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22nd of October 2012, Landing Long, Blog #622

11 Years to date a Beech B90 was to operate an FAA Part 91 General Aviation flight from Jackson County Airport-Reynolds Field (Michigan, USA) to Yorkville Sylvania Airport (Sturtevant, Wisconsin, USA).

On board the Pratt & Whitney PT6 SER (2 off) powered aircraft, the pilot and 1 passenger.

The aircraft wreckage the morning after the accident. (Source baaa-acro.com © POWWWIII)

After the necessary preparations were completed and the engines were started the aircraft lifted off from the runway at approximately 18.00 lt (local time) and set course for its destination in IMC ( Instrument Meteorological Conditions). The flight proceeded as planned and there were no issues with the aircraft during the ~45-minute flight. The weather at Syvania Airport was far from ideal;

  • Wind - 100º at 5 knots

  • Temperature - 14ºC

  • Dewpoint - 13ºC

  • Visibility - 1 mile

  • Clouds - Scattered at 200 ft AGL - Overcast at 1000 ft AGL

  • Altimeter setting - 29.89 inHg (1012 hPa)

  • Precipitation - Heavy Rain

As the aircraft approached the 2272-feet long asphalt runway 08R it was configured for landing according to the relevant checklists. Over the threshold, the power levers were pulled back to the stops as the aircraft floated over the runway. It bounced before settling on the runway. Reverse pitch was selected by the pilot, but not immediately available as a result of pulling the power levers to the stops over the threshold. As the wheel brakes were applied the pilot was under the impression that the aircraft accelerated as it hydroplaned on the runway. It became apparent that the remaining runway length was not sufficient to bring the aircraft to a stop and the pilot turned the aircraft left of the runway. It impacted two ditches and broke through the airport perimeter fence before it came to a stop on a highway.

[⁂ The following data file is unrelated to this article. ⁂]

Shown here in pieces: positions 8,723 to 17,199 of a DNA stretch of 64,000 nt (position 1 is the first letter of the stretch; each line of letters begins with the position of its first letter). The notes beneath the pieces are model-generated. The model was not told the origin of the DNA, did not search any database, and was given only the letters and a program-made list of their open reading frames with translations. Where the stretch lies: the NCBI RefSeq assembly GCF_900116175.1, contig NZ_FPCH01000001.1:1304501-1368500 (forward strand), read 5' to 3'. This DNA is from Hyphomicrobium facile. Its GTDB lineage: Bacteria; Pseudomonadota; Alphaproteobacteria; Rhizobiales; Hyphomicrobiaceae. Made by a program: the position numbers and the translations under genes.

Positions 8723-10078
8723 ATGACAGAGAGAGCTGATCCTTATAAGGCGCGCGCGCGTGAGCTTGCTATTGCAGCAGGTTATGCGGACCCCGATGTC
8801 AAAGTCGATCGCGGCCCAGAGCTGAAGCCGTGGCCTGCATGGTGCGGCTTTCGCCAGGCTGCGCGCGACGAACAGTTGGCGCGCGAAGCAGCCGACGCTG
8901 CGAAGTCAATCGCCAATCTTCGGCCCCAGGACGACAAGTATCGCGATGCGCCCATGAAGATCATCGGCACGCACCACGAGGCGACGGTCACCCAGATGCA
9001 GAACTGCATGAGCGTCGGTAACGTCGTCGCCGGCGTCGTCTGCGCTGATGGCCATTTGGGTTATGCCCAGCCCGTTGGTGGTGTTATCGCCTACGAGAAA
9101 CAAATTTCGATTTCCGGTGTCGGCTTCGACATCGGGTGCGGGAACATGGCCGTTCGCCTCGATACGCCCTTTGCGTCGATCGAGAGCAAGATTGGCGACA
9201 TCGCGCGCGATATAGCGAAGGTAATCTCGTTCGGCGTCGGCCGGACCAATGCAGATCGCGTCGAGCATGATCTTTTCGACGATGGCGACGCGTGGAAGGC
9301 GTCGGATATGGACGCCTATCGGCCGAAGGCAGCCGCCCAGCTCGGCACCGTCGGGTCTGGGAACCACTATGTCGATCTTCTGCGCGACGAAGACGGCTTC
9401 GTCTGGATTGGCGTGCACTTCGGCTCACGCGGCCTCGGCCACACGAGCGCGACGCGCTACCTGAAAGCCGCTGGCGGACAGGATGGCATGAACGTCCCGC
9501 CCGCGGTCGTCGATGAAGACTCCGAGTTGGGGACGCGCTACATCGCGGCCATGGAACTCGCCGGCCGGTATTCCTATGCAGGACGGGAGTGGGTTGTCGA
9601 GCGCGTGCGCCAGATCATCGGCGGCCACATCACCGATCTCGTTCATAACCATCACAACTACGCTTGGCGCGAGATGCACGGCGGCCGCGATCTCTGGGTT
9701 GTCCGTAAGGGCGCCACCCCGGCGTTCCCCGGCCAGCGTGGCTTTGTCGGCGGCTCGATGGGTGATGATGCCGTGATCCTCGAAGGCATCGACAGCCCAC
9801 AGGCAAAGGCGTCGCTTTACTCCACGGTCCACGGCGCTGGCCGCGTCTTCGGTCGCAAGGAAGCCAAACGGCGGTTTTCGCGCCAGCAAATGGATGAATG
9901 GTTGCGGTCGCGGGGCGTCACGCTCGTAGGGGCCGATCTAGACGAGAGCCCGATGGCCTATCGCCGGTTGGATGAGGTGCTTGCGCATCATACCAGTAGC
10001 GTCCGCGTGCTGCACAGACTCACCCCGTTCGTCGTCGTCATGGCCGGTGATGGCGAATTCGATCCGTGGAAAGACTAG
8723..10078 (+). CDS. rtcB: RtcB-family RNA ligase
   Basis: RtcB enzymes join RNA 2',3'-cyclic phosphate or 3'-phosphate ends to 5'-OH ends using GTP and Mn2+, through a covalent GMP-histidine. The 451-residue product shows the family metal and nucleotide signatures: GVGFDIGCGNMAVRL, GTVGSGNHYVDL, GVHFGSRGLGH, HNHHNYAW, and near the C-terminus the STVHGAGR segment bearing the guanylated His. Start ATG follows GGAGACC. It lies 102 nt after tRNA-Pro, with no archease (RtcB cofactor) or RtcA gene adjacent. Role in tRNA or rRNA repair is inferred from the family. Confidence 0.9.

The aircraft shortly after coming to a stop with firefighters in attendance (Source: baaa-acro.com © Unknown)

Damage to the aircraft was substantial, there was no post-impact fire. Amongst other damage the following damage was recorded;

  • Heavy (impact) damage to the nose section

  • All landing gears ripped from their mountings

  • Structural damage to the wings and lower fuselage

  • The right-hand engine ripped off its mounts

  • Both propellors bent

Both the pilot and the passenger sustained minor injuries and evacuated the aircraft safely. The National Transportation Safety Board investigated the runway overrun. During an interview with the NTSB, the pilot stated: "That he should have recognized that braking action would be significantly reduced with the possibility of hydroplaning, that pulling the power levers to the stops before touchdown induced a lag in the realization of reverse thrust, and that he should have executed a go-around when the airplane floated before landing."


In their report (which served as source for this blog), which was published on the 30th of September 2013, they determined that the probable cause(s) of this accident to be;

"The pilot's decision to continue the landing after touching down long and on a wet runway reduced the airplane’s braking capability, which resulted in an overrun."


The NTSB report is available by clicking on the .pdf file below;

Beech B90 Landing Long 22Oct2012
.pdf
Download PDF • 88KB



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